Put simply, there are many Black people on the South Side who have shared or will eventually share the fate of Mike Brown, Renisha Mcbride, and many others. Countless Black Lives have been and will be lost due to the societal understanding that Black lives are worth less than others. There is stark difference between the value placed upon the lives of students and the residents who truly live on the Southside. For example the UCPD (and police, in general), represent a sense of security and safety for many UChicago students. However, to the surrounding community, the UCPD is a private force that has vastly different interests. I have personally been profiled multiple times and many people I have spoken to—primarily Black Students—have felt targeted by our campus police. The dangerous “Black figure” presents itself as a natural enemy to the interests of this institution. Whether it’s the suburbs of St. Louis or a private education institution, this figure represents a threat that we do everything to ignore, detain, and protect ourselves from. Mike Brown reminded us that these supposed threats have names, stories, and value despite our willingness to ignore state-sanctioned violence against black people and accept the narratives that justify their deaths. Black parents and youth in Chicago must constantly confront the ways structural racism has produced inadequate and underfunded schools (when they actually leave them open), fractured communities, lack of access to trauma centers and healthcare, and more. The University of Chicago in both direct and indirect ways perpetuates and contributes to the anti-Blackness that informs these structures.
Through socio-political and counterfeit moral justifications America has become comfortable with its racial reality. Our fascination with a meritocratic individualistic approach to education and opportunity extends to and colors how we interpret the contexts of the Southside. These “Black Figures” are framed as individual actors. It is more convenient to believe that Mike Brown did not live a life that was structured by racism, a violent criminal justice system, or any type of socialization that limited his life potential. This individualistic and ahistorical understanding of agency clouds our ability to see how we, as a society, have contributed to the condition of Black people in America. We relinquish any responsibility we have to Black Americans or more specifically, residents on the South Side because we are convinced that they have the power to live the life they wish to live free from restraint or limitation. While we continue to trust this narrative Black and Brown people are facing death, often literally, in overt and subtle ways.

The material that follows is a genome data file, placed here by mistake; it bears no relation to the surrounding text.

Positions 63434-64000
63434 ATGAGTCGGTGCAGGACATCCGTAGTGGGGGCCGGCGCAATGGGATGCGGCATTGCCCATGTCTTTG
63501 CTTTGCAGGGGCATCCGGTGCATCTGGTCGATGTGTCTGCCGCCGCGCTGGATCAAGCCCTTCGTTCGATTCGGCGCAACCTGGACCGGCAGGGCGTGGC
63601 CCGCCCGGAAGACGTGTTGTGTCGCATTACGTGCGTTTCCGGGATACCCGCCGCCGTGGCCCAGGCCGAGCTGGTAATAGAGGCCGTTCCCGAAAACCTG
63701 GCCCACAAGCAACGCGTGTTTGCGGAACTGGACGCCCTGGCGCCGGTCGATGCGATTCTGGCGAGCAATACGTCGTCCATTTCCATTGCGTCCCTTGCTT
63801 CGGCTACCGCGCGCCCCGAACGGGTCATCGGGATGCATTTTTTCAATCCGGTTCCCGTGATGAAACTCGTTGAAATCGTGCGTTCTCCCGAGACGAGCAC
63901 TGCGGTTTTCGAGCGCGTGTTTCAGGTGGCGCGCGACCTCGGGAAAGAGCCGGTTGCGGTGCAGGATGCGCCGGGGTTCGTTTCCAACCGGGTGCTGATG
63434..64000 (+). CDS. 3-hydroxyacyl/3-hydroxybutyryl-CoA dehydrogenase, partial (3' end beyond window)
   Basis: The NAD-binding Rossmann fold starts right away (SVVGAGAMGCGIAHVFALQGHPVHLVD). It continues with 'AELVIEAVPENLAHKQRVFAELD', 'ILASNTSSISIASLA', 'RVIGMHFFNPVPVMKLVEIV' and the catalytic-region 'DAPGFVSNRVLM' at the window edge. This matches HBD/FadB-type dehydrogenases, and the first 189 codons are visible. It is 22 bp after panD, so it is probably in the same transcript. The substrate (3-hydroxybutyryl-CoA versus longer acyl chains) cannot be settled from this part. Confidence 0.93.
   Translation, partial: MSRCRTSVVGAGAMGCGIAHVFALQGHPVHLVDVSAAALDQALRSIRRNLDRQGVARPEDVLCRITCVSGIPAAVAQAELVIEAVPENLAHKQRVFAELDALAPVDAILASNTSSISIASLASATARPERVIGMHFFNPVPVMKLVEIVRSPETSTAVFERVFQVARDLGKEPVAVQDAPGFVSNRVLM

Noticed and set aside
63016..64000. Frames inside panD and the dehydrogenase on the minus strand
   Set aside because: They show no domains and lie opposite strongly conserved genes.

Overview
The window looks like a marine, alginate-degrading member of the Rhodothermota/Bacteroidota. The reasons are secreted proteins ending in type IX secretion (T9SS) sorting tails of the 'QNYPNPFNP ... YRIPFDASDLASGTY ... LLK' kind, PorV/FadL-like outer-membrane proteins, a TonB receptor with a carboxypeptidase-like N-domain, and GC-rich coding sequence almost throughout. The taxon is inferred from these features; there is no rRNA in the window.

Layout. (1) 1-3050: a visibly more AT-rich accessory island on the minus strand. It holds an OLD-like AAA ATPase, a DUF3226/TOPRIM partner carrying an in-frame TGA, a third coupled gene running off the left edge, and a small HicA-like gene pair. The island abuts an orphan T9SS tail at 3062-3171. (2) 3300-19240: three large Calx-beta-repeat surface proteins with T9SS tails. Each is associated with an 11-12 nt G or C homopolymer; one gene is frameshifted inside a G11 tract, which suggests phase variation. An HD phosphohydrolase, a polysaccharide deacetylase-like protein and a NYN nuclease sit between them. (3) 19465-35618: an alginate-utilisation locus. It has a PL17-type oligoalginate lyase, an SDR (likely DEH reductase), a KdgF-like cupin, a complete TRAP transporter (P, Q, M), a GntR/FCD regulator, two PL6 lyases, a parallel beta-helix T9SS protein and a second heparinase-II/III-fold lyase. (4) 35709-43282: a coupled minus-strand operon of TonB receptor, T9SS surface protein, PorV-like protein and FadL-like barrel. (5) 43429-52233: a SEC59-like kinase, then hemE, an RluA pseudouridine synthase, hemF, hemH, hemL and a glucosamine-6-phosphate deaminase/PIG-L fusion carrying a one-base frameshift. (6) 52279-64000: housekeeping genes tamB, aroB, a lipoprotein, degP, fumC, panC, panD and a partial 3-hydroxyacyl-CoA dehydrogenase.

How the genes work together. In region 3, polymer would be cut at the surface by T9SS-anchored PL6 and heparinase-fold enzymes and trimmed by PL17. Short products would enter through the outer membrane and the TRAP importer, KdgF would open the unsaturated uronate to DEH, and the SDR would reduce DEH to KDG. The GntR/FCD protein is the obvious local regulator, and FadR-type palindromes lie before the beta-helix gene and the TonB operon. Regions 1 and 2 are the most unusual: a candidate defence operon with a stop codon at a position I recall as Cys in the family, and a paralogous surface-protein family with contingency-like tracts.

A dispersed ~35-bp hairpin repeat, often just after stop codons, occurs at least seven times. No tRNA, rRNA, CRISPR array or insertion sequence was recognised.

Ferguson is the mirror that the American public has refused to look into. The harsh images reflect the reality for Black Americans that many never have to confront on a political, and especially personal, basis. Intellectuals often admit that history was bad or that racism is bad, but we are reluctant to interrogate our own complicity in a system that is not dormant, but alive and well in our daily experiences if we are brave enough to take a critical look within ourselves. I say this process is brave because it involves accepting responsibility for the current state of racial affairs, but it pales in comparison to the strength and tenacity it takes to live in this society as a person of color.
The people who create change are the ones who accept the reality they are confronted with, but deny its immutability. We consider ourselves intellectual pioneers, but what use is that power if we refuse to acknowledge the privilege it affords us and how it is built on the exploitation of black bodies. One look into how this very university was formed and continues to exist as an insular space will grant insight into this phenomenon. Ferguson and the South Side of Chicago remind us that the lives of Black citizens are quite different from the lives of people who never have to confront the reality of police violence, racism, and more. Without an understanding of the structures and pressures that Black Americans face Black people will forever remain nameless, inanimate “figures” that are left to their own devices. If we are comfortable with distancing ourselves from the people that we share space with, take resources from, and we owe our current status to, then by all means we should keep up this illusion of innocence. Regardless, we have a connection to Black Americans, whether it be on the South side of Chicago or in Ferguson, and this connection reveals significant information about what type of people and country we are. Hopefully, somewhere in the life of the mind, we can interrogate how our UChicago bubble has been formed, reinforced, and protected to see how it affects the lives of our neighbors, both here and in Ferguson.